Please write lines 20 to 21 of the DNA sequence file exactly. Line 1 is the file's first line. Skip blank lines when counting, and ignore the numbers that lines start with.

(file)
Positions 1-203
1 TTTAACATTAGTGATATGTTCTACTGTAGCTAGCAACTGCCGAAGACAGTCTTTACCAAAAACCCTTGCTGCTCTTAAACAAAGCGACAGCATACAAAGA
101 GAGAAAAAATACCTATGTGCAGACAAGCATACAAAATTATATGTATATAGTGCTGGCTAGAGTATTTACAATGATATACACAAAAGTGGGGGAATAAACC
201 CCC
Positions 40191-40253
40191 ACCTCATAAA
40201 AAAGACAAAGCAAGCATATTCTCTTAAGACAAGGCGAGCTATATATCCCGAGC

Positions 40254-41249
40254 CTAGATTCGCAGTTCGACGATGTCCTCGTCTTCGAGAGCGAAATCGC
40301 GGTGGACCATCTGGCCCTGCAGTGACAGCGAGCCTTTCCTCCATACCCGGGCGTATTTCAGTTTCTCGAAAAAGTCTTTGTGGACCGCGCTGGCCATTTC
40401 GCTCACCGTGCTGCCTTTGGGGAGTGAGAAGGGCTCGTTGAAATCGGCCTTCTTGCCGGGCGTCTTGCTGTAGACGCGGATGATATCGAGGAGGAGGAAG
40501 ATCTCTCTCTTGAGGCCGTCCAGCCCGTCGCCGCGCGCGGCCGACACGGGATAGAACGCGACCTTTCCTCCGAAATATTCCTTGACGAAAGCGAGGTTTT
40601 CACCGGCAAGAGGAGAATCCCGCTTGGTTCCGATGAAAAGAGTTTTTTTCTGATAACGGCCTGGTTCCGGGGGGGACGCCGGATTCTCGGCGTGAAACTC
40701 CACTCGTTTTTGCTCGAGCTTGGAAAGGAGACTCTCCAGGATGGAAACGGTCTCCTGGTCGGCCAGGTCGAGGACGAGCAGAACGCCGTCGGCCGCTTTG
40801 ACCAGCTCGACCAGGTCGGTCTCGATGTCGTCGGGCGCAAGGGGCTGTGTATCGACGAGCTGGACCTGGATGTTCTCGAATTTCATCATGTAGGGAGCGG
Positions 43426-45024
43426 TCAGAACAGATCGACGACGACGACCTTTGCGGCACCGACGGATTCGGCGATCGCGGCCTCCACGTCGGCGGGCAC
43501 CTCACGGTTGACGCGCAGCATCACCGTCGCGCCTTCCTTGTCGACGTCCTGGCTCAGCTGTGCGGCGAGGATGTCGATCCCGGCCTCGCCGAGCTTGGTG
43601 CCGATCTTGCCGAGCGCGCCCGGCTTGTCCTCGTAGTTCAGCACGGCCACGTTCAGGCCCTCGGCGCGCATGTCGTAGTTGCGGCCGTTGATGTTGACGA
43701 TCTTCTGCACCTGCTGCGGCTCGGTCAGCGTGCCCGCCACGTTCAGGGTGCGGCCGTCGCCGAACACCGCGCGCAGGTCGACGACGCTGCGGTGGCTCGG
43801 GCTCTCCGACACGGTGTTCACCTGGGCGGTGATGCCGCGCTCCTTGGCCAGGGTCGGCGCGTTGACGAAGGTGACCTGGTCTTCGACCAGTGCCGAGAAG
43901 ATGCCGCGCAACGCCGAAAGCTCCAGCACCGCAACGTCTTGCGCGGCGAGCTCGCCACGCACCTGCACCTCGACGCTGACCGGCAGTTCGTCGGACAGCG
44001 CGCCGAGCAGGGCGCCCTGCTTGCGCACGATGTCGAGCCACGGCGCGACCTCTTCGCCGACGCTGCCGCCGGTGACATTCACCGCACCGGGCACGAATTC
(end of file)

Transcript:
43701 TCTTCTGCACCTGCTGCGGCTCGGTCAGCGTGCCCGCCACGTTCAGGGTGCGGCCGTCGCCGAACACCGCGCGCAGGTCGACGACGCTGCGGTGGCTCGG
43801 GCTCTCCGACACGGTGTTCACCTGGGCGGTGATGCCGCGCTCCTTGGCCAGGGTCGGCGCGTTGACGAAGGTGACCTGGTCTTCGACCAGTGCCGAGAAG